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Giraffes

( Originally Published 1936 )

While the whales and elephants are the bulkiest, the Giraffes are the tallest of all known animals, the largest speciments being at least twenty feet high. They have two short permanent horns on the head, covered with skin and tufted with hair, in front of which is a short third protuberance, and occasionally there are two more at the side of the head, so that the animals may be said to have either three or five horns. There are two hoofs only on each foot, there being no trace of dewclaws. The neck, though very long, contains only seven vertebrae, as in the great majority of mammals; the legs are very long, and the back slopes rapidly toward the tail, which is long and bushy at the end. On the back is a short mane. The great height of the animal enables it to browse on leaves of trees, which form its principal food, and when drinking, it is forced to spread its fore-legs wide apart in order to reach the water with its lips. It is, however, able to do without water for long periods. The eye of the Giraffe is large, full, dark brown in colour, and with heavy lashes, and is singularly gentle in expression. These animals inhabit chiefly the open plains of Central, Eastern, and Southern Africa, and are capable of great speed, although they ordinarily move with a shambling trot. All the Giraffes are of a lighter or darker fawn-colour, with large, reddish-brown blotches in varying proportions, the front and under surface of the body and the lower part of the legs being more or less white. There are different races of Giraffes found in Africa, which vary considerably in colour, the development of the horns, and so on, but naturalists are not agreed as to whether they should be regarded as.. species or varieties. The name Camelopardalis dates from classical times, the form and colour of the animals suggesting a resemblance to both the camel and the leopard. They were unknown to Europeans during the Middle Ages, and were only brought under their notice again in the course of the eighteenth century. At the present time, however, Giraffes are fairly common in zoological gardens. They are absolutely silent animals, never having been known to utter a sound of any nature.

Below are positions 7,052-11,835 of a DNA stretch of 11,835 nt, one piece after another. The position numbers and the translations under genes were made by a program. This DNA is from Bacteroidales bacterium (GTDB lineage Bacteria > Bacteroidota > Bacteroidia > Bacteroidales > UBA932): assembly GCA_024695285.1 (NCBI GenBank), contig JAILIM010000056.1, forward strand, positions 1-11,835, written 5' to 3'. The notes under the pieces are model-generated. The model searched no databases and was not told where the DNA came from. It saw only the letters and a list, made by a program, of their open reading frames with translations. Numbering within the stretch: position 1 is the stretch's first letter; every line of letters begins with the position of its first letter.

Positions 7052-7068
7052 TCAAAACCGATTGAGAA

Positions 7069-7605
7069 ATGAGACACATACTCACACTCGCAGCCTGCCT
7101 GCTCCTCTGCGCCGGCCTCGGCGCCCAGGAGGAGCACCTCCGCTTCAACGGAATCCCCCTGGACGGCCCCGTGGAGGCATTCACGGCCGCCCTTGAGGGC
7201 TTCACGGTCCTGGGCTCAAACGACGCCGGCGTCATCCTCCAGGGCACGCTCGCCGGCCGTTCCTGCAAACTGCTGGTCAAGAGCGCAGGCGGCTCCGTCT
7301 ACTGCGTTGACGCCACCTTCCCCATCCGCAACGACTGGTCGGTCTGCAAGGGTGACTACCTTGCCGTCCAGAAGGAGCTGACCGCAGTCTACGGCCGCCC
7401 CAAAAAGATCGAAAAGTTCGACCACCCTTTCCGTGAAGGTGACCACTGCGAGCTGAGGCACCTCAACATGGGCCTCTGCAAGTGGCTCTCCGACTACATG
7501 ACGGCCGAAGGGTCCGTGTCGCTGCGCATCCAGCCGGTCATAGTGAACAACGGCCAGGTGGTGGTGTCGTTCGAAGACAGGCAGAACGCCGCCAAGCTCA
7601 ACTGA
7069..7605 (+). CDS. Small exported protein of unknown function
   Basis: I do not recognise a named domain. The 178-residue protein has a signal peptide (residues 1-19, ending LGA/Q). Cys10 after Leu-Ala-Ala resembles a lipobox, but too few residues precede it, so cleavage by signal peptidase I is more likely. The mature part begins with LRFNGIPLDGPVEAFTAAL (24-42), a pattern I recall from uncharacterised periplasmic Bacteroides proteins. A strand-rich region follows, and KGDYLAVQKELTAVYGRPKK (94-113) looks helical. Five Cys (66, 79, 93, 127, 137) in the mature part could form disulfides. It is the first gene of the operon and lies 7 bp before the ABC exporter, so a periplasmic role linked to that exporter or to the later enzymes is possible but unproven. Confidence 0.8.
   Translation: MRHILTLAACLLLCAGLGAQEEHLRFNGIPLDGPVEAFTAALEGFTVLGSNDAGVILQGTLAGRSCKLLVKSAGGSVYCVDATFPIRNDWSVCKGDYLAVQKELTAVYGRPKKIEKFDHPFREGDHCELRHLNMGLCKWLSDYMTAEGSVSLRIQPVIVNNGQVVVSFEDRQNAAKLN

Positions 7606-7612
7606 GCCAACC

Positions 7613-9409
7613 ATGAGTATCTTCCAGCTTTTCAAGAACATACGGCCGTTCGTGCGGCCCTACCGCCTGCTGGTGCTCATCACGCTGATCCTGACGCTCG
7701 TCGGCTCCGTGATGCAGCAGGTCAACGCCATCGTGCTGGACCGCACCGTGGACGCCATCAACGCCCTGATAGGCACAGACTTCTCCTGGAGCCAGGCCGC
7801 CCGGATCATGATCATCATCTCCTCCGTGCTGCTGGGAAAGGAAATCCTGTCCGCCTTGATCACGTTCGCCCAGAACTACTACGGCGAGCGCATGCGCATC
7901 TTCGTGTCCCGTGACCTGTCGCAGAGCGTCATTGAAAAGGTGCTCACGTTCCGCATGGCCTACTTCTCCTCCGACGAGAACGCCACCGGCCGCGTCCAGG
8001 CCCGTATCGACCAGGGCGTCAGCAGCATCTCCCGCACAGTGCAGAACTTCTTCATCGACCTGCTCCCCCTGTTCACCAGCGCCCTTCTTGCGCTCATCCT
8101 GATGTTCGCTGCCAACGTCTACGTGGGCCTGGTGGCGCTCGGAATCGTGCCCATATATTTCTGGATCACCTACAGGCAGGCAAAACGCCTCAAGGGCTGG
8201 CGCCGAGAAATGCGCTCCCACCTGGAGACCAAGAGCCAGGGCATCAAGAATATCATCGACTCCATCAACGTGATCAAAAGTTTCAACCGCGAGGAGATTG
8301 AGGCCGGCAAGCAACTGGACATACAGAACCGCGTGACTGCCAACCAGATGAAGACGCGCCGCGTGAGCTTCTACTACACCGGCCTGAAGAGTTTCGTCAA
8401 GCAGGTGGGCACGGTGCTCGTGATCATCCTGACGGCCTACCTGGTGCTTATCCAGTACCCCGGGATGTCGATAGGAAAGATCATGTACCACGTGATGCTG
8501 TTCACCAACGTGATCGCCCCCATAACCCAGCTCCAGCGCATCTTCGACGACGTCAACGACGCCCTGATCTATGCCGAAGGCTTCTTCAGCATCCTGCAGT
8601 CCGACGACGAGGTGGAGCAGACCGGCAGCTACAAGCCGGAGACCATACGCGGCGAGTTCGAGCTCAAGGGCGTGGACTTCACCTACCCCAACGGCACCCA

Giraffe (Camelopardalis giraffa)

The species figured is the South African Giraffe, which is one of the best-known forms, though those obtained by the Romans probably came from the Sudan. See Plate 23, Fig. 109. The Giraffe is not now known in Africa north of the Sahara, nor did it probably occur in that part of the continent as late as classical times.

Okapi (Okapia Johnstoni)

The Okapi is a rare and still little known animal, which inhabits the depths of the Congo Forest, and is very shy and difficult to stalk. It was not until 1901 that specimens of the hide, and afterwards the skin of an immature specimen and two skulls, were obtained by Sir Harry Johnston, and sent over to England. Since then other specimens have been obtained, but it is still a great rarity in museums, and there are no living examples in captivity. It is allied to the giraffe, but the size is smaller (an adult would probably attain a height of six or seven feet), and the neck and legs are much stouter and thicker, and the back less sloping, giving the animal more resemblance to a large antelope than to a giraffe. The body is dark reddish-brown, the middle of the sides of the head, the legs, and rump being white. The hindquarters are banded with black, like a zebra, and there is a broad, black band above each hoof, down to which runs a perpendicular black band on the front legs. The adult male possesses two short, curved horns just above the eyes. These are covered with skin till full grown, when the bare tips project. See Plate 23, Fig. 107.

This animal is believed to be most nearly allied to some extinct fossil forms found in Greece and India.



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